ipfs-update install vx.y.z

With vx.y.z being the version you want to update to.

Install and configure Caddy as a reverse proxy

Caddy is a lightweight HTTP/2 web server which can act as a reverse proxy.
What's the purpose of a reverse proxy ?
A reverse proxy is a server that forwards requests from internet to your local IPFS node. It will allow you to access your IPFS node from the internet.

Install Caddy

To install Caddy, run the following command as root:

apt install -y debian-keyring debian-archive-keyring apt-transport-https
curl -1sLf '' \
| tee /etc/apt/trusted.gpg.d/caddy-stable.asc
curl -1sLf '' \
| tee /etc/apt/sources.list.d/caddy-stable.list
apt update
apt install caddy

Configure Caddy

At first, as we will protect the API access from the outside, we will need to create a user and a password for the API access.
For this tutorial, we will use the following credentials:

user: admin
password: adminPassword

As we can't put plain text password in the config file we will hash it :

caddy hash-password --plaintext adminPassword

This command will output something like this:


Your credentials string will be:

admin JDJhJDE0JFpOdWIvaFBxSnc1NUZkMzIyenNpeC50VjhKYk9WM1o5WlJnbDdOTDloL2RxQVZpbzh1ZnRP

To configure Caddy, we need to edit the /etc/caddy/Caddyfile file:

nano /etc/caddy/Caddyfile

Remove all the content and paste the following script:
Warning: you need to change to the hostname of your IPFS node. And make sure that this hostname resolves to the public IP address of your IPFS node.
Warning 2: change YOUR_CREDENTIALS_HERE to the credentials string you have created above. {
        # matches all requests excepts OPTIONS
        @auth_matcher {
                not method OPTIONS
                path /api/*
        # matches all OPTIONS requests
        @options_matcher {
                method OPTIONS
        # OPTIONS -> cors preflight -> send Access-Control headers
        handle @options_matcher {
                header {
                        Access-Control-Allow-Credentials true
                        Access-Control-Allow-Origin {header.origin}
                        Access-Control-Allow-Headers "Authorization, X-Requested-With, range"
                        Access-Control-Allow-Methods "GET, POST, PUT"
                        Access-Control-Max-Age 86400
                respond 204

        # disable auth on OPTIONS requests
        basicauth auth_matcher {
        # remove go-ipfs server header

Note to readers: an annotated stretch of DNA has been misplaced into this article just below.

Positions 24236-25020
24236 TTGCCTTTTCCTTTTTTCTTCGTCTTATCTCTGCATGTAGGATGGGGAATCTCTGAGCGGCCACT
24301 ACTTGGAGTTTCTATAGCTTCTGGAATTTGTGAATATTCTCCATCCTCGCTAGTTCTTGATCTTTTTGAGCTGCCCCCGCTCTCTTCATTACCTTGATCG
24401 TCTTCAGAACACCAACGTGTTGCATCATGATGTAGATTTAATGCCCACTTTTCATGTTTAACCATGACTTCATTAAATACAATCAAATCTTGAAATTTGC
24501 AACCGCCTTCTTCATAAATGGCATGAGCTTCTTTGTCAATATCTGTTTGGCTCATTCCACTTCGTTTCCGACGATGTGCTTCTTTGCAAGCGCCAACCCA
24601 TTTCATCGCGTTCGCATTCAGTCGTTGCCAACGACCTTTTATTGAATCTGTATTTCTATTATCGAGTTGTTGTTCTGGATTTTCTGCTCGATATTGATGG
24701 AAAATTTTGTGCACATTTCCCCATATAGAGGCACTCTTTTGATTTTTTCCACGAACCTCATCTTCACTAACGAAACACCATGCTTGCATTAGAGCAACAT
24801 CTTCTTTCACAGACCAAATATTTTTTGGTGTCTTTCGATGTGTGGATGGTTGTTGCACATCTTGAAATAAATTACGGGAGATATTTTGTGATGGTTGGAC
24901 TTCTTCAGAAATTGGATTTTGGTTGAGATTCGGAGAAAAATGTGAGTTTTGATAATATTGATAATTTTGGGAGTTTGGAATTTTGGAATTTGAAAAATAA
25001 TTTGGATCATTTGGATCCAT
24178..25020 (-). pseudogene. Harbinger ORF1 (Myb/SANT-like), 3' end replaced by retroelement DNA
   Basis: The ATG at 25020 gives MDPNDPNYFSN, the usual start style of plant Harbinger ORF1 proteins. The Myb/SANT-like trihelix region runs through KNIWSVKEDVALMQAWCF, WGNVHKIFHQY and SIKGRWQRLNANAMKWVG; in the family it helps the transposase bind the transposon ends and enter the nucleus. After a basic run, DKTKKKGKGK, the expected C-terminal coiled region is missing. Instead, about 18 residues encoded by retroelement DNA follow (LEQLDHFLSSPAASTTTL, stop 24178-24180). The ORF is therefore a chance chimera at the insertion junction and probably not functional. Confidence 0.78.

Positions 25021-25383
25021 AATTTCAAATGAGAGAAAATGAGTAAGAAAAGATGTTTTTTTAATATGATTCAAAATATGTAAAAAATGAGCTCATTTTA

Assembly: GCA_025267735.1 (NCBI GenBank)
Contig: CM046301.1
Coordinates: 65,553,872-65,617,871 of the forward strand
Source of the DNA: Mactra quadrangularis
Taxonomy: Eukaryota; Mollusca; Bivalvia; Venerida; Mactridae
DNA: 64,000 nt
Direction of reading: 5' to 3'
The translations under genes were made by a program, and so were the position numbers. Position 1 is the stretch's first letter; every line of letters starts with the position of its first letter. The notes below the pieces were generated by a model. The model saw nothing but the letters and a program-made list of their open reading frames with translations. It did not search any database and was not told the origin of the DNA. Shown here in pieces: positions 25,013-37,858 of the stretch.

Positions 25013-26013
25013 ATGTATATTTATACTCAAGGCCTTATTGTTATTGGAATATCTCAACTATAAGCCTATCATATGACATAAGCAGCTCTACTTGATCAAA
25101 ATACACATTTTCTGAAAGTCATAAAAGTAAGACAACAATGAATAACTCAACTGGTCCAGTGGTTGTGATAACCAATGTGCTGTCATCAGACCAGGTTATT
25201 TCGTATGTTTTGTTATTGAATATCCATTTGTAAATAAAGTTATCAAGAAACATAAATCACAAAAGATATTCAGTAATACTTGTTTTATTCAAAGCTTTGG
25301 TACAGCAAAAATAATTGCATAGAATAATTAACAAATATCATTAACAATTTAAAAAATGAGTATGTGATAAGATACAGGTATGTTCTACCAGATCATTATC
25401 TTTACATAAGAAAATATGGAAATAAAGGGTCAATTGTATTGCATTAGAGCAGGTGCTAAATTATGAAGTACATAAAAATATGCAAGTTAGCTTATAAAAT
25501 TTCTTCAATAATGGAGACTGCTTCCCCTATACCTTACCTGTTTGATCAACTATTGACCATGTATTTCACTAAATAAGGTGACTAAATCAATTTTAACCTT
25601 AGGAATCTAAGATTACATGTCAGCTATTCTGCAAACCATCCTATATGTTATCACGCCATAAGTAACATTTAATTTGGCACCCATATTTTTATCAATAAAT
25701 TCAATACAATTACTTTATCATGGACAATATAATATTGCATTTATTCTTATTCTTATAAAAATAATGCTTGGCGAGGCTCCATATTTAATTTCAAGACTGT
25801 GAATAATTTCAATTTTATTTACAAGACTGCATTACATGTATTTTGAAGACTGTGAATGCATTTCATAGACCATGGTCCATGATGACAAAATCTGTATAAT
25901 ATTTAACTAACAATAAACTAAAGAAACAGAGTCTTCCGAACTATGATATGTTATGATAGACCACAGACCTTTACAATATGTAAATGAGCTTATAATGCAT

header server Caddy
        # reverse proxy for the API
        reverse_proxy /api/*
        # reverse proxy for the gateway
        reverse_proxy /ipfs/*
        # reverse proxy p2p
        reverse_proxy /p2p/*
        log {
             output file /var/log/caddy/access.log
             format console

Then we need to restart Caddy:

systemctl restart caddy

If everything went well, you can open your browser and go to https://YOUR_HOSTNAME/webui (ex: , after logging in with the credentials you have created, your browser will display the IPFS node dashboard.

Public Gateway or not ?

With the current configuration, anyone can use the /ipfs/ path of your IPFS node to access any IPFS ressource, your node act as a public gateway.
It's up to you to decide if you want to keep your gateway public or not.
But note that if you want to make it private, you need to be able to serve, at least, the videos you will upload.
Keep in mind that your base url in your upload target AutoTube configuration will be your public gateway aka https://YOUR_HOSTNAME/. So this URL must be accessible from the outside if you want to share your videos.
There is an option in the IPFS config for this purpose, it's the Gateway.NoFetch option.
If you enable this option, your gateway will serve only the files you have uploaded or pinned on it.

How to keep webui up to date if Gateway.NoFetch is true ?

The path /webui is in fact an alias to a true IPFS path. So if you want to keep the webui available, you need to pin the IPFS address corresponding to /webui path.
To do so, go to the /webui path, the URL in the browser will change to something like:

Where bafybeihcyruaeza7uyjd6ugicbcrqumejf6uf353e5etdkhotqffwtguva is the IPFS address, it's CID, of the /webui path.

You can pin this IPFS CID with the following command (to run as ipfs user):

ipfs pin add bafybeihcyruaeza7uyjd6ugicbcrqumejf6uf353e5etdkhotqffwtguva

Pinning an IPFS CID tels IPFS that you want to keep the corresponding content in your node.

Now you can set the Gateway.NoFetch option to true in your IPFS config file, and you will keep your webui working.
If, if the future, you want to update your webui, you just need to pin the new version of the webui by reproducing the previous steps.